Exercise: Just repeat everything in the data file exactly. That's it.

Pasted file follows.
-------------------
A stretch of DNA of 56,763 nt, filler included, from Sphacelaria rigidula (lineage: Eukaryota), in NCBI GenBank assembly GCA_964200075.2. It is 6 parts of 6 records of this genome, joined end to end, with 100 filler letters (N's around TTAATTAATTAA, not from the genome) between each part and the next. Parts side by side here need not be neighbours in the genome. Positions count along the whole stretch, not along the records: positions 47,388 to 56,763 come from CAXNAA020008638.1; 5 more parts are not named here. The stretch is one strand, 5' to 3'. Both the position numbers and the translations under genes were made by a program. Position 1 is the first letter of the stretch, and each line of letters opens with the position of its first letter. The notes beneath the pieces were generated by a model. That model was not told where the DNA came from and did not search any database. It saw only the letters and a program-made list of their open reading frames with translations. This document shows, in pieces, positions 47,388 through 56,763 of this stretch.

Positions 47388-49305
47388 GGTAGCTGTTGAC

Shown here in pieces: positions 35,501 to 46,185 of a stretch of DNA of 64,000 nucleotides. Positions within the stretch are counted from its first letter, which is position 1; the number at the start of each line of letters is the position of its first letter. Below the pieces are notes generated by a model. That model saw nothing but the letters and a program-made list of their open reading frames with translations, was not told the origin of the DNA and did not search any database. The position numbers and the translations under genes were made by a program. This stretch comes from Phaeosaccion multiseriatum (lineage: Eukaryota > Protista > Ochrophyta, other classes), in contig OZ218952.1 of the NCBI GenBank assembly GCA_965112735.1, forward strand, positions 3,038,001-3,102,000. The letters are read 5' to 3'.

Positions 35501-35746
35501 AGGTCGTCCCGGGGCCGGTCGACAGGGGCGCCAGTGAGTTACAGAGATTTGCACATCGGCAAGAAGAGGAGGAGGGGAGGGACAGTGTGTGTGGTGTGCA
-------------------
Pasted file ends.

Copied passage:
A stretch of DNA of 56,763 nt, filler included, from Sphacelaria rigidula (lineage: Eukaryota), in NCBI GenBank assembly GCA_964200075.2. It is 6 parts of 6 records of this genome, joined end to end, with 100 filler letters (N's around TTAATTAATTAA, not from the genome) between each part and the next. Parts side by side here need not be neighbours in the genome. Positions count along the whole stretch, not along the records: positions 47,388 to 56,763 come from CAXNAA020008638.1; 5 more parts are not named here. The stretch is one strand, 5' to 3'. Both the position numbers and the translations under genes were made by a program. Position 1 is the first letter of the stretch, and each line of letters opens with the position of its first letter. The notes beneath the pieces were generated by a model. That model was not told where the DNA came from and did not search any database. It saw only the letters and a program-made list of their open reading frames with translations. This document shows, in pieces, positions 47,388 through 56,763 of this stretch.

Positions 47388-49305
47388 GGTAGCTGTTGAC

Shown here in pieces: positions 35,501 to 46,185 of a stretch of DNA of 64,000 nucleotides. Positions within the stretch are counted from its first letter, which is position 1; the number at the start of each line of letters is the position of its first letter. Below the pieces are notes generated by a model. That model saw nothing but the letters and a program-made list of their open reading frames with translations, was not told the origin of the DNA and did not search any database. The position numbers and the translations under genes were made by a program. This stretch comes from Phaeosaccion multiseriatum (lineage: Eukaryota > Protista > Ochrophyta, other classes), in contig OZ218952.1 of the NCBI GenBank assembly GCA_965112735.1, forward strand, positions 3,038,001-3,102,000. The letters are read 5' to 3'.

Positions 35501-35746
35501 AGGTCGTCCCGGGGCCGGTCGACAGGGGCGCCAGTGAGTTACAGAGATTTGCACATCGGCAAGAAGAGGAGGAGGGGAGGGACAGTGTGTGTGGTGTGCA